NEW YORK (MainStreet) — Overdraft protection may be at the center of the Consumer Financial Protection Bureau’s inquiry into checking-account practices, but consumer advocacy groups have another banking product they’d like the bureau to immediately examine.
Nearly 250 advocacy groups petitioned federal regulators last week to stop banks from offering deposit advance loans. However, the product in question is one many consumers are unfamiliar with. Here’s a breakdown of what you should know about the issue.
What Are They?
Deposit advance loans essentially allow checking-account holders to get an advance on an electronically deposited paycheck or qualified direct deposit. They are currently offered in some incarnation at four major banks: Wells Fargo calls it Direct Deposit Advance; US Bank calls it a Checking-Account Advance; Regions Bank, which operates out of 16 states, calls it Ready Advance; and Fifth Third Bank, which operates in 12 states, calls it Early Access.
These loans are offered on a short-term basis and generally must be repaid through the consumer’s next direct deposit or within 35 days of the advance. They’re also expensive.
US Bank, Fifth Third Bank and Regions Bank each charge the equivalent of $2 for every $20 advanced and Wells Fargo charges $1.50 for each $20 advanced. When you run the numbers, this works out to annual percentage rates of 120% and 90%, respectively.
Advocates assert that the high costs associated with these short-term loans are similar to those being offered by payday lenders.
“These products are designed to trap people,” says Kathleen Day, spokeswoman for the Center for Responsible Lending, the nonprofit group that spearheaded the petition. Day explains that an analysis of actual checking-account activity conducted by the CRL found that consumers taking out these advances stay in debt for 175 days per year, despite the fact that the loan must be paid back in a month.
Comparatively, an average payday borrower is in debt for 212 days.
Why These Are Under Fire Now
In most instances, the loans are not new. Wells Fargo has actually offered Direct Deposit Advance since 1994, while US Bank and Fifth Third introduced their products in 2006 and 2008, respectively.
Regions introduced Ready Advance in May 2011. A month later, the Office of the Comptroller of Currency proposed guidelines addressing bank deposit advance loans, a move the CRL says inadvertently legitimizes what it believes is a predatory product.
“A year ago the industry didn’t have the green-light to pursue this,” Day says. She adds that Fiserv Inc., a provider of software systems to the financial industry, recently launched a product called Relationship Advance, which allows banks to provide credit to help bridge short-term deficits. “We’re trying to stamp out [the service] before it comes widespread,” she says.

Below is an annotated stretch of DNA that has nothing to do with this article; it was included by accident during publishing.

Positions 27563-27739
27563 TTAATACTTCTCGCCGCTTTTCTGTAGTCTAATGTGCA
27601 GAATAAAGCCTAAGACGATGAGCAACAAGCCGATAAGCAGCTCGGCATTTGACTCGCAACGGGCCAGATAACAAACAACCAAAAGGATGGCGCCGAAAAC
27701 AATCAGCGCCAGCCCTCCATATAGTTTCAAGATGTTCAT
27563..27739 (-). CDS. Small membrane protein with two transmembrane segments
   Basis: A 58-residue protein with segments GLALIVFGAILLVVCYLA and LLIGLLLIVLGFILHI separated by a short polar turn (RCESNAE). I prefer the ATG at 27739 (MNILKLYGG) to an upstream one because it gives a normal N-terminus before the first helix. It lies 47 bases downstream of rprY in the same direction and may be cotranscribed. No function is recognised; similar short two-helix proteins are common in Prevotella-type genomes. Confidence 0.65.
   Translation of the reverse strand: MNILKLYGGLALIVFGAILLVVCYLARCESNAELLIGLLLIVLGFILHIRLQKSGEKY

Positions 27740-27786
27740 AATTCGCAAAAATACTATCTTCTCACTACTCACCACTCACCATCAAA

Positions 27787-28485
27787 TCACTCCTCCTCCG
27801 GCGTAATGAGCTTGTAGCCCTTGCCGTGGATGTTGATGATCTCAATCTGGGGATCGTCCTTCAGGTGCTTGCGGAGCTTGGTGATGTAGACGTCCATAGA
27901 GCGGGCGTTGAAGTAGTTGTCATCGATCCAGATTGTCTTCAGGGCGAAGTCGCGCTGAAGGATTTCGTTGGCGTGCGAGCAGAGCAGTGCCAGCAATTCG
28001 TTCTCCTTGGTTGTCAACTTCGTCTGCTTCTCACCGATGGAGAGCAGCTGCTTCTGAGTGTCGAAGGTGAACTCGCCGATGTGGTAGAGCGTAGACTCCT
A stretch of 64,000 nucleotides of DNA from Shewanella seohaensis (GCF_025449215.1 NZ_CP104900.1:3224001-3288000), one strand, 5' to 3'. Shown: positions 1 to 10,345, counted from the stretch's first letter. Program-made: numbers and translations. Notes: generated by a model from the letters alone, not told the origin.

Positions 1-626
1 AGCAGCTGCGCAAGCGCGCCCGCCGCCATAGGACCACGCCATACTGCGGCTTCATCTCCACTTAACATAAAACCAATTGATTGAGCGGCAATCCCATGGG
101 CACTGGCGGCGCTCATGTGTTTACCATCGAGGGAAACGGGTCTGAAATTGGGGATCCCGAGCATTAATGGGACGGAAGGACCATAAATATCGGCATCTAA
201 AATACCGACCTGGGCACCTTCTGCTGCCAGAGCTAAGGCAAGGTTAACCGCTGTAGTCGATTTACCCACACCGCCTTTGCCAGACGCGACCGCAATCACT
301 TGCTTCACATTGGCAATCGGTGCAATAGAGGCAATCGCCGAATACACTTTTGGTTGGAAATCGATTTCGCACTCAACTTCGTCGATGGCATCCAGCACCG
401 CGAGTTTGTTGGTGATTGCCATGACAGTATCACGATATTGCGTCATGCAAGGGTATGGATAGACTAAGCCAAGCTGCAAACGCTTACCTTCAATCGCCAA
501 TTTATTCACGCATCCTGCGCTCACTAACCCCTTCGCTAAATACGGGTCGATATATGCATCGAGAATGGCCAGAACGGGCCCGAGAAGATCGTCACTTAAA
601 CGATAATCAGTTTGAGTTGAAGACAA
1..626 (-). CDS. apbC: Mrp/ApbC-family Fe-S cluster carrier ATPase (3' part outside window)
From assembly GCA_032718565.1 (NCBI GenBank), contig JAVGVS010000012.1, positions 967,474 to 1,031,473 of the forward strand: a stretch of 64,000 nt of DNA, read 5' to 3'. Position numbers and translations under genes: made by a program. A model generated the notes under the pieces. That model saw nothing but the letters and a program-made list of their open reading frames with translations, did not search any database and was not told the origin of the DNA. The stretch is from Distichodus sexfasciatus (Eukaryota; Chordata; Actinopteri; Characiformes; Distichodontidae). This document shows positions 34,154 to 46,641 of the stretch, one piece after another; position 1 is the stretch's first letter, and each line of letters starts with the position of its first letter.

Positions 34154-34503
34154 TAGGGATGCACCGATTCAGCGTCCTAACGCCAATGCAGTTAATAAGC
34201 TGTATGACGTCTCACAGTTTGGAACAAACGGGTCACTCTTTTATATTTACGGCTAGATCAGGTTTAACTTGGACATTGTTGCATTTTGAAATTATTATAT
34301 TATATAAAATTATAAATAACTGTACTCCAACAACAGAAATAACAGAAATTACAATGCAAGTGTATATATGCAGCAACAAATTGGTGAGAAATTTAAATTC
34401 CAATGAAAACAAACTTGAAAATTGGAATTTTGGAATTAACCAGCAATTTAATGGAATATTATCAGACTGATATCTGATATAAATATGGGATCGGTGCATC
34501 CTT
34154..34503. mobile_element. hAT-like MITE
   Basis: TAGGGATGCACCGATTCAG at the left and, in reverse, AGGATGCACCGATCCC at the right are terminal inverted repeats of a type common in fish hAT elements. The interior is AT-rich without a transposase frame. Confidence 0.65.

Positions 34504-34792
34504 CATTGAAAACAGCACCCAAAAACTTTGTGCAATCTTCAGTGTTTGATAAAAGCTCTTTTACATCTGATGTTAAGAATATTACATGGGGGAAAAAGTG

What the Banks Are Saying
Banks that currently offer deposit advance loans say there are several distinctions that make the product different from a loan you could get from a payday lender.
“We put in place strict limits and protections to help customers avoid becoming overextended,” says Teri Charest, a spokeswoman for US Bank. This includes limiting how long a customer can use the option, enforcing a mandatory cooling off period (meaning they must go a certain time without using the loan) and providing information about alternative, low-cost credit options that may be available.
Similar restrictions are in place at the other financial institutions offering the service. For instance, Regions reports the repayment history to the credit bureaus, which helps customers establish or build their credit. Wells Fargo does not report its data to credit bureaus, while US Bank and Fifth Third did not respond for comment on this practice.
All four banks also point out that the product is not meant – or marketed – for mass consumption.
“You’re never going to walk into a store and see a poster about this product,” says Richelle Mesnick, a spokeswoman from Wells Fargo. “It is designed to get a customer through an emergency situation.”
What Happens Next
Banks currently offering deposit advance loans don’t have immediate plans to amend them as they say it serves a need amongst their customers.
“There is a need for short-term credit quickly,” Mesnick says.
The CFPB has not responded directly to the consumer watchdog petition, but has said it that will include these products in its inquiry into payday lending that is currently under way. Deposit advance loans are actually named specifically in the CFPB’s examination document that outlines what products and services the agency will regulate.
Banks reiterate that the product should only be used in emergency situations, while consumer advocates advise people to avoid the product entirely.
“It’s not something that really helps,” Day says. “People should stay away from them.”